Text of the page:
Top 20 moments in Camden Yards history: No. 13


As we count down to the start of the 20th season at Oriole Park at Camden Yards, I take a look back at the top 20 moments in the history of the ballpark. Selected moments had to relate directly to the action on the field at the time. No orchestrated events such as World Series anniversary celebrations or Orioles Hall of Fame inductions were eligible.

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Previous selections:
20. Wieters’ debut
19. Nomo tosses the only no-hitter in Oriole Park history
18. Orioles rally from nine-run deficit against Boston
17. 30-3
16. Showalter takes the helm
15. Palmeiro homers in Oriole debut
14. Griffey’s Warehouse shot

13. Sparring with Seattle – June 6, 1993

The next choice on the list would easily top a list of the ugliest moments in Camden Yards history, but it’s a scene those in attendance will never forget.

After sleepwalking through the first two months of the season, the Orioles found themselves in sixth place and nine games out in the seven-team AL East when the Seattle Mariners came to town in early June. Baltimore took the first two games of the series and was thinking sweep with ace Mike Mussina taking the hill on a Sunday afternoon.

The Orioles got their sweep, but it came in the aftermath of one of the ugliest, longest brawls in big league history. After Seattle starter Chris Bosio had thrown behind Harold Reynolds and Mark McLemore earlier in the game, Mussina drilled Mariners catcher Bill Haselman — who had hit a home run earlier — in the top of the seventh, touching off a 20-minute brawl that resulted in eight ejections and the near-end of Cal Ripken’s consecutive games streak.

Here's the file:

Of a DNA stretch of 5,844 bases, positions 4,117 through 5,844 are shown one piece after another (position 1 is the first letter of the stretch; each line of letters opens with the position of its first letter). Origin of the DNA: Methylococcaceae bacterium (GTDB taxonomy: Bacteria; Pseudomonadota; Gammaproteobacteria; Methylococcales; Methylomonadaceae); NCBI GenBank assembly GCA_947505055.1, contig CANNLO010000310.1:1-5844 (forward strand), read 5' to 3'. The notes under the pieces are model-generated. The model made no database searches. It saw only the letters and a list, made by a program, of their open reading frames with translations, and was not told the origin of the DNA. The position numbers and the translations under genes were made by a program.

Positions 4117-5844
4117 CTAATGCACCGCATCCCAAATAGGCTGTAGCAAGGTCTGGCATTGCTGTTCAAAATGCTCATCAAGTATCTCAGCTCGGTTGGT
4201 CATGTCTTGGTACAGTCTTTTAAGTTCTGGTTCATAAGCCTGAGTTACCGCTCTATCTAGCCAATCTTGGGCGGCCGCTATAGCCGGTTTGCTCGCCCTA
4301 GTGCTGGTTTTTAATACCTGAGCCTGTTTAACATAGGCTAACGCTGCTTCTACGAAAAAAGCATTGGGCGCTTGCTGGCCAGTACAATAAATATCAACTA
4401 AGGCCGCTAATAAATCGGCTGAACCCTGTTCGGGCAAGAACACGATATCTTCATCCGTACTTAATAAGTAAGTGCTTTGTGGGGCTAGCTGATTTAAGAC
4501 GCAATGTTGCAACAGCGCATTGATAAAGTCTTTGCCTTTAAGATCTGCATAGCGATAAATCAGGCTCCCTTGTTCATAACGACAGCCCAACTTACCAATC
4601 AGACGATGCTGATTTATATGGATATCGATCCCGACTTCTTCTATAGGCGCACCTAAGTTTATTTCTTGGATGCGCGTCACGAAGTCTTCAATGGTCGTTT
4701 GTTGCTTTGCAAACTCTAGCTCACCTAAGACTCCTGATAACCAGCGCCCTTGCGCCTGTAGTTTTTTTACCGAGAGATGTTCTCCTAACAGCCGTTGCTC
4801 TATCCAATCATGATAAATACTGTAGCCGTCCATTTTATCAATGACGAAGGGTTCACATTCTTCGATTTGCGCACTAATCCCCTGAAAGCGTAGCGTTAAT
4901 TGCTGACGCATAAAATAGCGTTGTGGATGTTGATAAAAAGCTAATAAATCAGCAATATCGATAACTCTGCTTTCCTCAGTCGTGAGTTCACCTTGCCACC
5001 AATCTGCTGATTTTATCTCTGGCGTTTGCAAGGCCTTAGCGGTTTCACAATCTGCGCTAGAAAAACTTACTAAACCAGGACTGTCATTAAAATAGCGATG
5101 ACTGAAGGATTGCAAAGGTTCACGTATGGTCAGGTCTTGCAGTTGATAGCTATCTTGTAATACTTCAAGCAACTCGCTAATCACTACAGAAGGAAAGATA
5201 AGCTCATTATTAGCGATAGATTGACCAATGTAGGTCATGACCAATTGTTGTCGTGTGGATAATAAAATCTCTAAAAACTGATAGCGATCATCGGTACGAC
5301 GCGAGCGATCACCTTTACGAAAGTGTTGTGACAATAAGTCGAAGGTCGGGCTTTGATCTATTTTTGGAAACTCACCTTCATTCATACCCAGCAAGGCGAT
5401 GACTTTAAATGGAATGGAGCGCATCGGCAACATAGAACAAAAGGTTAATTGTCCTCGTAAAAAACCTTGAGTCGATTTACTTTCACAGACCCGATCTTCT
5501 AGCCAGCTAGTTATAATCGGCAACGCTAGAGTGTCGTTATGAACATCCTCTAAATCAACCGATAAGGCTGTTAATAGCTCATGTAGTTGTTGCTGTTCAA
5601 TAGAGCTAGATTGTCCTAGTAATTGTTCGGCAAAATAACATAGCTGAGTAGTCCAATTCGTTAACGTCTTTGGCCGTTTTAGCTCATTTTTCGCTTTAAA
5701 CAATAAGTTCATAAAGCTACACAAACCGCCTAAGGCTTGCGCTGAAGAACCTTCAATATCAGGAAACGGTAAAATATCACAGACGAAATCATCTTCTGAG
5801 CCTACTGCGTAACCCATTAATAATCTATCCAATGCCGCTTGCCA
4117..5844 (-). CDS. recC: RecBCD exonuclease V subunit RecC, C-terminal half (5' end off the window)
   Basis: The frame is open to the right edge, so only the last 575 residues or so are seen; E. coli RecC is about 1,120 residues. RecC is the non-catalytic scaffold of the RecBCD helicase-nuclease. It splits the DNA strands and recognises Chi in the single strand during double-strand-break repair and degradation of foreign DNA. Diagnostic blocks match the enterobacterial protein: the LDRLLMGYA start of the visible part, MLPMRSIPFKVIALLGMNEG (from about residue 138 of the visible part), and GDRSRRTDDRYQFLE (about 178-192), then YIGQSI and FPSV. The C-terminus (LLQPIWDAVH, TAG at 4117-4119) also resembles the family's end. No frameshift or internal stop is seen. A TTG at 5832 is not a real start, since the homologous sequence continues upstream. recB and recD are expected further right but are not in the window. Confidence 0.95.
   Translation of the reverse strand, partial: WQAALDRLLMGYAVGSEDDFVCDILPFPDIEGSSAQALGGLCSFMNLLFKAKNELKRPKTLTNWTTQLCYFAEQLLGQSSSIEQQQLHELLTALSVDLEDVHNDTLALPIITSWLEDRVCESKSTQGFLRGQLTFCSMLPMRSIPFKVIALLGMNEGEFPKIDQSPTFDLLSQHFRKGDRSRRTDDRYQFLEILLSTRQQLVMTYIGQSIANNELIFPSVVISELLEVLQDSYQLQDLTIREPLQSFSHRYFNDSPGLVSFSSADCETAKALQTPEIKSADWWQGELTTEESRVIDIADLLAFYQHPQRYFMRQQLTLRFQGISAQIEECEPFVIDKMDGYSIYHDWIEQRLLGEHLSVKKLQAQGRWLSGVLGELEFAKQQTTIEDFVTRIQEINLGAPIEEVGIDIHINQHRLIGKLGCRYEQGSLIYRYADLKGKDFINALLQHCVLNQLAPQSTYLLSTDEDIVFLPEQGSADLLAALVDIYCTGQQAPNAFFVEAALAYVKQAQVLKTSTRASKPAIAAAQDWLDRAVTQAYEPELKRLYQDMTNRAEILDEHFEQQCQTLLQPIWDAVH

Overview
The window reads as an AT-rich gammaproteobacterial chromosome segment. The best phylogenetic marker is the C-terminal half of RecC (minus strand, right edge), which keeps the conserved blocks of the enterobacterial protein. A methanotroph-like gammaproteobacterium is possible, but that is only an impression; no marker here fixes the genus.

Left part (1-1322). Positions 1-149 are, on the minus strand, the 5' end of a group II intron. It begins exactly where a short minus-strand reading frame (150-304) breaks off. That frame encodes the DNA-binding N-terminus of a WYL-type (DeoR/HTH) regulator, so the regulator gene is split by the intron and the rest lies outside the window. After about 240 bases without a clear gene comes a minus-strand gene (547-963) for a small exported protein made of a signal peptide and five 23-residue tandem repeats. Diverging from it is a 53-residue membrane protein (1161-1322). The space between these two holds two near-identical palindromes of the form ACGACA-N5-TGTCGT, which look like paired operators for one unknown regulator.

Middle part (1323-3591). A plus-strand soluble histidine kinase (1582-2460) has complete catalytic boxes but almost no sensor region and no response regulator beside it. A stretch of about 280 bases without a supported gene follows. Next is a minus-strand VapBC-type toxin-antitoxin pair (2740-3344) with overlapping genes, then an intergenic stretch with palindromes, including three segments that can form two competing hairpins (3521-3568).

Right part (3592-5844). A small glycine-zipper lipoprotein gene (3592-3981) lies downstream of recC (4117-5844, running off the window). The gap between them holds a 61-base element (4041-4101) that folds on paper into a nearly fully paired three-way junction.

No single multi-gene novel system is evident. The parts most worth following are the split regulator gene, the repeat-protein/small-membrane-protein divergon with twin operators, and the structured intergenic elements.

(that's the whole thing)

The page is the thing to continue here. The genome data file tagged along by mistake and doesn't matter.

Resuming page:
Unlike the typical baseball brawl that amounts to plenty of jawing and halfhearted pushing, punches were thrown and the grappling continued at several different points after it looked like order had been restored. When the dust finally settled, Rick Sutcliffe, David Segui, and Alan Mills — who also landed a memorable punch on Darryl Strawberry during a fight in the Bronx five years later — were the three Orioles tossed while Seattle ejections included manager Lou Piniella along with Haselman, Bosio, Mackey Sasser, and Norm Charlton.

The Orioles won the game 5-2 as Mussina improved to 8-2 on his way to an All-Star selection. However, his season would soon be derailed by shoulder issues, posting a 6.37 earned run average in 13 starts following the brawl and spending a month on the disabled list later that summer.

The most significant footnote from the marathon scuffle was the injury sustained by Ripken, who twisted his right knee when his spikes got caught in the infield grass. He finished the game, but his marathon streak was in serious doubt the next morning when he woke up with severe pain and swelling in the knee. “It was the closest I’ve come to not playing,” he later said as he closed in on Lou Gehrig’s historic mark in 1995.

Ripken would play the next night, and his streak of 1,790 consecutive games at the time would continue for five more years. Instead of the melee bringing a nightmarish end to “The Streak,” it only added to the legend of Ripken’s tenacity.

The brawl also boosted the start of a hot streak for the Orioles, who were occasionally criticized as a passive group under Johnny Oates. Baltimore would win 16 of its next 19 games to climb back into the division race, but would ultimately finish the season in third place, 10 games behind eventual World Series champion Toronto.

Regardless of the black eyes it left on each organization — figuratively and literally — the temporary transformation of the Camden Yards diamond into the squared circle would become a benchmark for baseball’s ugliest brawls.

“It happens,” Oates said after the game. “It’s nothing to brag about. It’s not something you look forward to, but it’s part of the game.”